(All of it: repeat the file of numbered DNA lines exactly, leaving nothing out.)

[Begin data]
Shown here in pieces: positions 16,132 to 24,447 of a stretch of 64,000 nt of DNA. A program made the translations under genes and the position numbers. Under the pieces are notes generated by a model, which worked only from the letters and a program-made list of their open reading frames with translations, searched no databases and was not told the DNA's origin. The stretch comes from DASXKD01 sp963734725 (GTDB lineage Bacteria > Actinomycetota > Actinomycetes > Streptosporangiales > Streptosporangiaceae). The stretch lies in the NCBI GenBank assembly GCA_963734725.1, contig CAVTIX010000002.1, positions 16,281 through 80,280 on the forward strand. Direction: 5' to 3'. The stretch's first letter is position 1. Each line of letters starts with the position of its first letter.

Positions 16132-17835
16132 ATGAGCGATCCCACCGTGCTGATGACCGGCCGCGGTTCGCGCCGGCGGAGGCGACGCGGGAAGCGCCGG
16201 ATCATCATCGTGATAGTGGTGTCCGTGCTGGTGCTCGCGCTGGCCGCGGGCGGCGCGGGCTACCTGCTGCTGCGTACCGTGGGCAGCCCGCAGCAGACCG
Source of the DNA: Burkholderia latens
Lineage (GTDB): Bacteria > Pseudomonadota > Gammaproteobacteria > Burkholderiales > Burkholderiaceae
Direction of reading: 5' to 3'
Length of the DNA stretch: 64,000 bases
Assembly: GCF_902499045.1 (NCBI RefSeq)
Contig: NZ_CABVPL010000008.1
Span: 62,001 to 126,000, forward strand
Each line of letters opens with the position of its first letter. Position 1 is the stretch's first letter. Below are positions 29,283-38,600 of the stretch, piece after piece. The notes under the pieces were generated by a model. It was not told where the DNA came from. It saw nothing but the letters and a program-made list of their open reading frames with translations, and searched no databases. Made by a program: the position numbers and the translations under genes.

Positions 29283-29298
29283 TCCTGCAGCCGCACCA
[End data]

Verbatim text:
Shown here in pieces: positions 16,132 to 24,447 of a stretch of 64,000 nt of DNA. A program made the translations under genes and the position numbers. Under the pieces are notes generated by a model, which worked only from the letters and a program-made list of their open reading frames with translations, searched no databases and was not told the DNA's origin. The stretch comes from DASXKD01 sp963734725 (GTDB lineage Bacteria > Actinomycetota > Actinomycetes > Streptosporangiales > Streptosporangiaceae). The stretch lies in the NCBI GenBank assembly GCA_963734725.1, contig CAVTIX010000002.1, positions 16,281 through 80,280 on the forward strand. Direction: 5' to 3'. The stretch's first letter is position 1. Each line of letters starts with the position of its first letter.

Positions 16132-17835
16132 ATGAGCGATCCCACCGTGCTGATGACCGGCCGCGGTTCGCGCCGGCGGAGGCGACGCGGGAAGCGCCGG
16201 ATCATCATCGTGATAGTGGTGTCCGTGCTGGTGCTCGCGCTGGCCGCGGGCGGCGCGGGCTACCTGCTGCTGCGTACCGTGGGCAGCCCGCAGCAGACCG
Source of the DNA: Burkholderia latens
Lineage (GTDB): Bacteria > Pseudomonadota > Gammaproteobacteria > Burkholderiales > Burkholderiaceae
Direction of reading: 5' to 3'
Length of the DNA stretch: 64,000 bases
Assembly: GCF_902499045.1 (NCBI RefSeq)
Contig: NZ_CABVPL010000008.1
Span: 62,001 to 126,000, forward strand
Each line of letters opens with the position of its first letter. Position 1 is the stretch's first letter. Below are positions 29,283-38,600 of the stretch, piece after piece. The notes under the pieces were generated by a model. It was not told where the DNA came from. It saw nothing but the letters and a program-made list of their open reading frames with translations, and searched no databases. Made by a program: the position numbers and the translations under genes.

Positions 29283-29298
29283 TCCTGCAGCCGCACCA